Harrington: ‘core’ tournament plans may damage Euro Tour

TRIPLE major-winning Pádraig Harrington has labelled as “protectionism” any move by the European Tour to introduce a series of core tournaments its members will have to contest to retain automatic membership.

The Tournament Players Committee met last Tuesday night in St Andrews when it discussed the idea of players having to contest four of six ‘core’ tournaments that could include the Irish Open.

At present, members do have to play at least 12 Race to Dubai events from a schedule boasting close to 50 tournaments to remain full Race to Dubai Tour members.

However current non-European-born members such as the American duo Anthony Kim and Boo Weekley along with new Australian-born members Geoff Ogilvy, Robert Allenby and Rod Pampling can play eight of the dozen in contesting the four Majors and the four WGCs.

The committee meets again in a fortnight in Portugal where it could well endorse the notion for eventual Tour approval. But Harrington, who is not a member of the committee, is totally against the idea.

“I would have to find out more about what was discussed but in general I don’t believe in ‘protectionism’,” said Harrington after a second round 70 for four under on day two of the Dunhill Links Championship at St Andrews.

“If we want the best players in the world to play on Europe we have to open up the Tour and make it easier for them to compete rather than putting in place restrictions

“All any move is going to do is create a class system incorporating a top six and other leading events.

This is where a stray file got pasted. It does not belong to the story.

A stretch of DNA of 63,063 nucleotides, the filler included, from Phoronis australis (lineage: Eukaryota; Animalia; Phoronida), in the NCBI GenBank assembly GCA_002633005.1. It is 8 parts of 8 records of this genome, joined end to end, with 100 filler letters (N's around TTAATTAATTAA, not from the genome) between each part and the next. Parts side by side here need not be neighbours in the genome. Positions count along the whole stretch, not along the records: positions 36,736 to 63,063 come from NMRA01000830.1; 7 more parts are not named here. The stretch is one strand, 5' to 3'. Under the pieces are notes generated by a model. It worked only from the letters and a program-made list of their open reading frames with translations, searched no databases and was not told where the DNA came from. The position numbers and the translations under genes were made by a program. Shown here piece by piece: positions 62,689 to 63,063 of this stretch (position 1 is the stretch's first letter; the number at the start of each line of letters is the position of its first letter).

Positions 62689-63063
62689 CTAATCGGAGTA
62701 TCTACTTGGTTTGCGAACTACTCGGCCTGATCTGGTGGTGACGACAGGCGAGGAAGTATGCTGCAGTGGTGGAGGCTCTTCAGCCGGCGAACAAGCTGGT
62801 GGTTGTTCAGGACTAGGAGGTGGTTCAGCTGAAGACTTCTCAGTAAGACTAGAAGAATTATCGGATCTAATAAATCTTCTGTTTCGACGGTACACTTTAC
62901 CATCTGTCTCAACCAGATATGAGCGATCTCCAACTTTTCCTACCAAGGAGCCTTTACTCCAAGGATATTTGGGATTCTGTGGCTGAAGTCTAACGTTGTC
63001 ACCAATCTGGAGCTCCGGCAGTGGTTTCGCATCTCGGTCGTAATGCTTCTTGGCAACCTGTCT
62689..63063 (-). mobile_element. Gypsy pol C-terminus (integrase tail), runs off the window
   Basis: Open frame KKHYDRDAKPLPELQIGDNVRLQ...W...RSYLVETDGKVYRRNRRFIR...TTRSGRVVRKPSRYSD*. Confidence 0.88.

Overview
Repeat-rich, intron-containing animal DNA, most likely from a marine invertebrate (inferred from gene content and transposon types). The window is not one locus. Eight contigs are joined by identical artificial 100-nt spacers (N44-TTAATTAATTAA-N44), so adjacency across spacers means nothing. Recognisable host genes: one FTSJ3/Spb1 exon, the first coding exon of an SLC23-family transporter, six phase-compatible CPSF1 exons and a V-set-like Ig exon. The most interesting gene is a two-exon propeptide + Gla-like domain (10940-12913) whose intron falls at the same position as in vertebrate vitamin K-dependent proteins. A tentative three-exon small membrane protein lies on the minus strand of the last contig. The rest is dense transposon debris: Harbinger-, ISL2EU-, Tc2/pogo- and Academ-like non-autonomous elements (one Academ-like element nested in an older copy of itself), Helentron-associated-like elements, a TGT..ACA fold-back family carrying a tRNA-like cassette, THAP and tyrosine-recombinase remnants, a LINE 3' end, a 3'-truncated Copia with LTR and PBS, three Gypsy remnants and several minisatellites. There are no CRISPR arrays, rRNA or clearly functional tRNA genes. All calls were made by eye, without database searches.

“I have a great relationship with some of the Tour’s main sponsors like Barclays, who sponsor the Sinagapore Open, and HSBC who sponsor the Champions event in Shanghai, and I like playing those events, so will those be among the core tournaments?”

Harrington’s concern is shared by fellow Irishman Paul McGinley, who is a member of the 15-man committee.

“The nuts and bolts still have be thought through before we make such a radical change to the qualification process for membership,” said McGinley after his 67 also at St Andrews for an eight-under par total.

“It’s a big, big step and we need to buy ourselves some time before we do anything or make a rash decision.”

Meanwhile Rory McIlroy tamed one of the toughest holes in golf yesterday. This time his birdie three on the famous Road Hole 17th at St Andrews helped the 20-year-old into a share of the halfway lead in the Alfred Dunhill Links Championship.

McIlroy, needing a top-two finish to go top of the European money list, is alongside fellow Irishman Michael Hoey and Scot Richie Ramsay on 11 under par after a superb 65.

McIlroy hit a drive and seven-iron to 15 feet, made the putt and then smashed another drive onto the 18th green 350 yards away — something he never done before — and two-putted.

Four off the lead at the start of the day, but given a chance to take over at the top with Thomas Bjorn adding only a 74 at Carnoustie to his 64 at Kingsbarns, McIlroy birdied the third and then eagled the 568-yard fifth with a five-wood to 12 feet.

Three more birdies were to follow before his stumble three holes from home, but that was quickly forgotten.

Ramsay shot 66 at St Andrews, while Hoey had the same at Carnoustie. Hoey had a double bogey and bogey in his 67 at Kingsbarns, but did not make a mistake over the most difficult of the three courses and eagled the 514-yard 14th.

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